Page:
How Your Small Business Can Better Prepare for Next Year’s Taxes

The second half of April marks a major milestone for most small businesses. You’ve filed your taxes, and you can get back performing the countless other tasks needed to run your business. Not so fast: what about next year’s taxes?

The end of this year’s tax season marks a beginning as much as an end. This is the time to start thinking about what you need to do to ensure that you will be well-prepared to make next year’s taxes less stressful — and to help make decisions that can grow your business and reduce your taxes.Small Business Tax Preparation

How to Take Action Now and Throughout the Year

You probably carefully weigh every spending decision without recognizing that taxes can directly impact many of your choices. Taxes are fresh on your mind right now, making this a great time to develop the habit of including them in your everyday thinking. Here are some concrete ways to pursue the road to lower taxes.

Start with a Post-Mortem of Last Year’s Tax Filing

A quick review of your own tax return might cause certain numbers to jump out. For example, do business expenses seem too low? Perhaps you avoided recording seemingly minor expenditures, leaving more tax write-offs on the table than you realized.

Even if you don’t have the expertise to reveal shortcomings in your last filing, your tax preparer or advisor can often identify obvious and concealed areas in need of attention. If the topic doesn’t come up, you need to ask.

You can’t plug holes that you don’t recognize. This type of analysis can help make sure that next year’s return will be more solid. And, if the holes are more like craters, then perhaps you need to file an amended return.

Review Your Current Accounting Needs

Perhaps you’ve been handling your own taxes to-date, or you recognize that your business requires more services than your current accountant provides. If your post-mortem revealed that you’ve been too busy to enter your numbers on a timely basis, maybe it’s time to hire a bookkeeper to keep you on track — as long as you understand that bookkeeping and accounting services are valuable for very different reasons.

Hiring a bookkeeper helps ensure that anything from an emergency purchase of paperclips to an out-of-town business lunch is promptly recorded (as long as you establish good communication methods to get the information to the bookkeeper). Full-service accountants, on the other hand, use your bookkeeping data to create accurate financial reports. And, they also analyze the numbers to help you understand your current tax status and areas in need of improvement.

Just as important, a good accountant stays on top of changes in the tax laws. Whether they volunteer this information or you have to periodically ask for it, up-to-date knowledge can make a major difference to vital business decisions throughout the year.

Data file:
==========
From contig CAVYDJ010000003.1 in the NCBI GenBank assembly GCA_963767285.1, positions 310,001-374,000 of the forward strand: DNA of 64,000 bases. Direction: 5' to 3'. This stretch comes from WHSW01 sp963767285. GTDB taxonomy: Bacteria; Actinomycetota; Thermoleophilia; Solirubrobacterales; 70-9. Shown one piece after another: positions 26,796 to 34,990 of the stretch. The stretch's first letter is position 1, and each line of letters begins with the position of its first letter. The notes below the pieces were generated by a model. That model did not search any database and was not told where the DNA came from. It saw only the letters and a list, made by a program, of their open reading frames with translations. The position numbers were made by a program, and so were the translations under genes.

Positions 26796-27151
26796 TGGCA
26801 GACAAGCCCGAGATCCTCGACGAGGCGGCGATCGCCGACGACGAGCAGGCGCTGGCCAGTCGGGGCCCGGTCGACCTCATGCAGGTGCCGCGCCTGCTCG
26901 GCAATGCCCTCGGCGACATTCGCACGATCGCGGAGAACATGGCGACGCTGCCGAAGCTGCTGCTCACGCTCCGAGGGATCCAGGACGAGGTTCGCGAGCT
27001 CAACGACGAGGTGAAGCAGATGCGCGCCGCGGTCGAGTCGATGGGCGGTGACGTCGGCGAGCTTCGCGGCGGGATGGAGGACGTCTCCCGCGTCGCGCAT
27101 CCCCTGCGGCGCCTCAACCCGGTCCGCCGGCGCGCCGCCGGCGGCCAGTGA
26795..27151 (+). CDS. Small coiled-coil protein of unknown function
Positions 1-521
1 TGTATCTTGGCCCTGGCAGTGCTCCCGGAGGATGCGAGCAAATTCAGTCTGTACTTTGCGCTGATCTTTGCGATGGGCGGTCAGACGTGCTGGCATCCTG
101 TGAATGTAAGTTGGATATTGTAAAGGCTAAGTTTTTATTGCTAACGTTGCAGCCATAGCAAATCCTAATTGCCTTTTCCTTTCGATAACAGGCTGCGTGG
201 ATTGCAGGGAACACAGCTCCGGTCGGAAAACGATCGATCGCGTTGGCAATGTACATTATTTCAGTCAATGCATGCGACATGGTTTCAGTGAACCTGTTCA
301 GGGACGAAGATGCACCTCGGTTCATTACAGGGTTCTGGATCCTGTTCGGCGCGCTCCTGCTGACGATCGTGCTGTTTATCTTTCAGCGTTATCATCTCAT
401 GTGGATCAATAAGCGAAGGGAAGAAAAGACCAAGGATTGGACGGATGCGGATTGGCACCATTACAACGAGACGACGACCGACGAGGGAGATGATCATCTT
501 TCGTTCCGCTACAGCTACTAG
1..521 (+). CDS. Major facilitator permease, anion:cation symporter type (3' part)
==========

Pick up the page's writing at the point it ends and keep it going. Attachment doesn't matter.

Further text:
Know What You Need to Know

You may be an expert plumber, or you know every required keystroke that goes into developing an awesome software product; but you probably don’t precisely know what goes into the preparation of an accurate tax return. Don’t feel guilty; few business owners can recite the full list. But, most business activities affect your taxes in some way, and you need to know which ones apply to your business.

The helpful small business tax prep checklist from H&R Block is one place to start acquainting yourself with the numbers that you need to know before tax time rolls around again. Of course, a good accountant can educate you on the specific numbers that apply to your business as well.

Keep Control Over Your Numbers Year-Round

One of the most important parts of tax preparation is making sure that you make bookkeeping entries promptly so that you have up-to-the-minute information readily available anytime that you need to make decisions, such as identifying the right times to make large purchases or offer discounts to your customers.

We’ve already discussed the potential value of bookkeeping services, but, before you enter the numbers, you still need to choose a good accounting system to set up the books.

QuickBooks represents about 95 percent of all small business accounting software sales, but buyers have many product choices within the QuickBooks arena. Of course, QuickBooks is not the only available brand, so check out our updated comparison chart before doing your research.

Find Ways to Make Entries Easier to Maintain

Gone are the days when creating an invoice requires a separate bookkeeping entry. When you choose compatible software systems, the numbers automatically flow to your accounting software from invoices and other sources. But, this doesn’t mean that you have to stick with one software provider for all of your applications.

Take a look at our Intuit Marketplace page to get an idea of the types of software that can interact to make entries easier to maintain. You will learn that Intuit products interact with a large variety of applications from other software vendors as well. So, whether you process documents from your office desktop or a smart phone or tablet app while on the road, you won’t have to perform data entry as a separate step.

Don’t Let Potential Tax Savings Outweigh Longer-Term Decisions

It’s important to consider taxes when making business decisions, but it’s equally important to maintain a perspective that includes the longer term. Sure, a tax write-off might be tempting when you consider buying pricey equipment that you don’t need quite yet. But, how much will you spend to run and maintain it? Plus, if your purchase depletes current cash on hand, what happens if an unexpected emergency requires funds during the year?

Tax planning is only one part of a good financial strategy. You need to have a comprehensive plan that tells you where you’re going in all aspects of your business.

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